Obituary: Alvie “Sonny” Powell


Funeral service for Alvie “Sonny” Powell, age 82, of Scottsboro, is Friday, June 7, 2024, at 2 p.m. at Cullman Funeral Home chapel, with Rev. Steve Rodgers and Bro. Larry Brown officiating. Visitation will be held Thursday, June 6, 2024, from 6 p.m. until 8 p.m. at the funeral home. Mr. Powell will lie in state on Friday from 12 p.m. until 2 p.m. and interment will be held at Mt. Zion Cemetery in Vinemont.

Cullman Funeral Home is honored to serve the family.

Mr. Powell was born Feb. 25, 1942, to Alvie J. Powell and Annie Stewart Powell. He passed from this life on Sunday, June 2, 2024.  

He was preceded in death by his parents; brothers, James Ellis, Robert Ellis and wife, Elvern, Ray Ellis and wife, Hazel, Billy Powell and wife, Lorene, Ronald Powell; sisters, Marie Kelso and husband Leon, and Allene Thompson.

He is survived by brother, Jack Powell and wife Geraldine; a host of nieces, nephews, and cousins and friends and family at Volunteers of America.

Below written by Kathy Blackmon, Sonny’s niece:

You just seem to think that some people will live forever…and Uncle Sonny (Alvie Powell) will forever be young and in our hearts as he has moved on to Heaven in the early morning hours today.  He’s always been a part of my life.  He was born 2/25/1942 and my grandmother was told he was a “blue baby” (something comparable to what we now know as Cerebral Palsy) and that he would not live more than 12 to 14 years – GOD had other plans. My Grandma Powell kept him in her home until her passing in 1998 and THEY took care of each other for over 50 years. She sheltered and protected him from any hurt that she felt society would bring his way and he helped to care for her until her passing.  Sonny couldn’t speak plain and had the mind of a child – so innocent and playful- but he was very high functioning and loved with all of his heart.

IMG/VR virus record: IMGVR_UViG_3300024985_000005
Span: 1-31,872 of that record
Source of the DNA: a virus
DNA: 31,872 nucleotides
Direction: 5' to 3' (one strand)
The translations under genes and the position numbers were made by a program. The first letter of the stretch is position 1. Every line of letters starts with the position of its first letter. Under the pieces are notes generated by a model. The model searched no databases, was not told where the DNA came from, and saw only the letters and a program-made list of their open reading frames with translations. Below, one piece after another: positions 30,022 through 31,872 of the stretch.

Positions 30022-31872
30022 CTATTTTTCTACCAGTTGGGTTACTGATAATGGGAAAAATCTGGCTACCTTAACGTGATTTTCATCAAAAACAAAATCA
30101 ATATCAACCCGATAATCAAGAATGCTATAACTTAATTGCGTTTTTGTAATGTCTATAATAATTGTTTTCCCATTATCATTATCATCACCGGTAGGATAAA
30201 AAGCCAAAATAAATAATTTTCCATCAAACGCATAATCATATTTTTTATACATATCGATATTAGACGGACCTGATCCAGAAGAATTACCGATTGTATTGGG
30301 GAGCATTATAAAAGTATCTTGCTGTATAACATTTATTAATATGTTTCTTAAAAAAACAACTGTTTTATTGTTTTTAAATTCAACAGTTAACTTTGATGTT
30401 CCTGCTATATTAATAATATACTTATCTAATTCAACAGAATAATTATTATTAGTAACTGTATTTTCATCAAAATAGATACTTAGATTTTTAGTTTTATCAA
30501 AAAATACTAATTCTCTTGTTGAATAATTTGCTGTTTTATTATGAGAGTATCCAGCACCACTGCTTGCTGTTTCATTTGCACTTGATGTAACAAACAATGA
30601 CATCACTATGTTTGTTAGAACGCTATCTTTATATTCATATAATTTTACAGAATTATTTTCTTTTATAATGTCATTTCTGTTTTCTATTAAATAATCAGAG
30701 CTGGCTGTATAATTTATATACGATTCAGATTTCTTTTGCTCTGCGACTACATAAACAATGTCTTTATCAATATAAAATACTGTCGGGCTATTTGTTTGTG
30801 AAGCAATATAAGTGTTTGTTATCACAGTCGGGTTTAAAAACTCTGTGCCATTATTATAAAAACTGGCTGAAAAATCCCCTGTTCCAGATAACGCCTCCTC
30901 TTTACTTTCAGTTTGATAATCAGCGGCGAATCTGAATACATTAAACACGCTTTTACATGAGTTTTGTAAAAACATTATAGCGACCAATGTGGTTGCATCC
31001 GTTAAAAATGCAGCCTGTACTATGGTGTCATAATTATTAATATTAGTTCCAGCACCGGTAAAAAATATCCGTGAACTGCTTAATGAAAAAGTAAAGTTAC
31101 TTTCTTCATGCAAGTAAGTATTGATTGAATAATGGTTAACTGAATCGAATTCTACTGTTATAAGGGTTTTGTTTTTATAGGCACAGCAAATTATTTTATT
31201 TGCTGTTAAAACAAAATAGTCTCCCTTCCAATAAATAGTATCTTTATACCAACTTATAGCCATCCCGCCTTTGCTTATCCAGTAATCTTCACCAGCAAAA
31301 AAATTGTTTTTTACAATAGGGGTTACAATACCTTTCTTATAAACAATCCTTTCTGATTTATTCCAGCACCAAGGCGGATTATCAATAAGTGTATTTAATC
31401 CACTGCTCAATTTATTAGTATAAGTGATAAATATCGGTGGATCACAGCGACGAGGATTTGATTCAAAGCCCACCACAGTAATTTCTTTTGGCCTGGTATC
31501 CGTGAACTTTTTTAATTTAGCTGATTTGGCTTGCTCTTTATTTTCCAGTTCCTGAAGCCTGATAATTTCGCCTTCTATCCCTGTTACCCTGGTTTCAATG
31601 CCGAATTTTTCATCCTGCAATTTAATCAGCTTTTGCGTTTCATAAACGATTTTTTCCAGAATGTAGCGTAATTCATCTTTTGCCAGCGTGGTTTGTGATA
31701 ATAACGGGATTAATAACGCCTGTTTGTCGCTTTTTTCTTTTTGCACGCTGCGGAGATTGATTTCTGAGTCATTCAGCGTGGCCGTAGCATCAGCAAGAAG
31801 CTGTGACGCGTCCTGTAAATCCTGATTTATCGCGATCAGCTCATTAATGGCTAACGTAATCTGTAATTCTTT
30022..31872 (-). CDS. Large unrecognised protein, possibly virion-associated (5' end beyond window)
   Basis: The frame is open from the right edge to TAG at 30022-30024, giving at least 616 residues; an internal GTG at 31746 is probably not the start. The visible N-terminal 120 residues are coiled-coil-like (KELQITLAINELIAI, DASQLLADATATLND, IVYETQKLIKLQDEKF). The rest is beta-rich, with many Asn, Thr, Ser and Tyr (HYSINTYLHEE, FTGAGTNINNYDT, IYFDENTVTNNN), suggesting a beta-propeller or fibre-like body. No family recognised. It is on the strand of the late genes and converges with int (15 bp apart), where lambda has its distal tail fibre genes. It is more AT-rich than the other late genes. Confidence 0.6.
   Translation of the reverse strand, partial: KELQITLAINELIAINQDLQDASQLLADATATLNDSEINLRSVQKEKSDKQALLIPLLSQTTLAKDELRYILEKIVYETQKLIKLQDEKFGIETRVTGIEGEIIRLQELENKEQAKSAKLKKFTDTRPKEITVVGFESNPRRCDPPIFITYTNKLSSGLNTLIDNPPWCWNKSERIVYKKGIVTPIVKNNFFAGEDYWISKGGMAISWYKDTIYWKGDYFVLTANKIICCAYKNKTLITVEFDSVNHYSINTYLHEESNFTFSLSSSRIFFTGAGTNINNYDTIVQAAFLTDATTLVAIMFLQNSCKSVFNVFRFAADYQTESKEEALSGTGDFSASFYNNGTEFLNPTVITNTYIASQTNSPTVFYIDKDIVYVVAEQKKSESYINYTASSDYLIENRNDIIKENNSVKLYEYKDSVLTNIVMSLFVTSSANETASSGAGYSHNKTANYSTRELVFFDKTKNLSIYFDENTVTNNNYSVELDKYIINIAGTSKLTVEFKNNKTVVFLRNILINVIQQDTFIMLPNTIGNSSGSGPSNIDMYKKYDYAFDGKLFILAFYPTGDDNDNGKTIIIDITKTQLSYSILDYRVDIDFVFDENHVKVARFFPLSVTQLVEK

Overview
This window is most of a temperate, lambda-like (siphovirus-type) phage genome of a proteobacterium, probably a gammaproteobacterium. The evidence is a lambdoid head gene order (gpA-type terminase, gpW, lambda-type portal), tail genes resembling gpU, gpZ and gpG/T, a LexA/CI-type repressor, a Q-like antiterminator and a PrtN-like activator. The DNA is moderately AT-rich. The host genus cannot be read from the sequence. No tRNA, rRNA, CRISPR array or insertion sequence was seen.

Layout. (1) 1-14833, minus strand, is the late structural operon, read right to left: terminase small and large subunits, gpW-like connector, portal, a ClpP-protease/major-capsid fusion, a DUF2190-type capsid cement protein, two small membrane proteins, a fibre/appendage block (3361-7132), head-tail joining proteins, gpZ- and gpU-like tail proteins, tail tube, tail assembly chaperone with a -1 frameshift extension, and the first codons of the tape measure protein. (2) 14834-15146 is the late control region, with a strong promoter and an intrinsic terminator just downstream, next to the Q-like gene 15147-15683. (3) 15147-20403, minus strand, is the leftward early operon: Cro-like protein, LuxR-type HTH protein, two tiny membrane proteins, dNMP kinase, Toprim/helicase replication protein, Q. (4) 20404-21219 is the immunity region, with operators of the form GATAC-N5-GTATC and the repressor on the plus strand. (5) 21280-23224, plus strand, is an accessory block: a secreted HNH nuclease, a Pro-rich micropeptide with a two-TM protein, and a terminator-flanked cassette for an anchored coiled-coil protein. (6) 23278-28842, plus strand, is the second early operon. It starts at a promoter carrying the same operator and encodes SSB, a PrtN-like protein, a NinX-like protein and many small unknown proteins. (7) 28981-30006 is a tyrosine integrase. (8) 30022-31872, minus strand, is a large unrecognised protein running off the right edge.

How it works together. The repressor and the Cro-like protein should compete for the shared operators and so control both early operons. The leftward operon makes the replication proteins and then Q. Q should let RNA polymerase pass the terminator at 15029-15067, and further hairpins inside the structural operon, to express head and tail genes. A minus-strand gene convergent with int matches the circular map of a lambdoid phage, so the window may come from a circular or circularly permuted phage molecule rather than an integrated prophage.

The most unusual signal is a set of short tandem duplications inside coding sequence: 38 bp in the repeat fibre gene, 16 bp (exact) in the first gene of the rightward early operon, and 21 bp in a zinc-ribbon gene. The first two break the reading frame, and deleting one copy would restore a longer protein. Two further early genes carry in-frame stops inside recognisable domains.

He would play with all of us grandkids, and our kids, as long as we would play. He loved his model cars and would drive them around and around the kitchen table for hours. He loved his radio and listening to country music. He had several “old cars” over the years that he would drive back and forth over the yard and up and down the driveway – he never had a driver’s license because he couldn’t read or write due to not being able to function in school.  But his ability to overcome and do what he set his mind to outshined it all. And those cars…they were clean and shined like new when he put his touch on them. He had such an imagination that once he painted a minnow bucket red and turned it upside down and glued it to the top of his old car and it was his POLICE CAR. And if you knew him, you knew he had an imagination beyond compare!

He had what was once labeled as “color personality” by one of his doctors. If he wore all denim, he was a cowboy. All black, and he was an outlaw. All navy blue, he was a policeman. All khaki, he was in the Army. All white, he was in the Navy. And he was always BOSS! 

He loved to be outside year-round – and spent most afternoons sitting on the porch or in the yard waving at anyone who drove by. And if you took the time to talk to him, then YOU were his COUSIN for life.  

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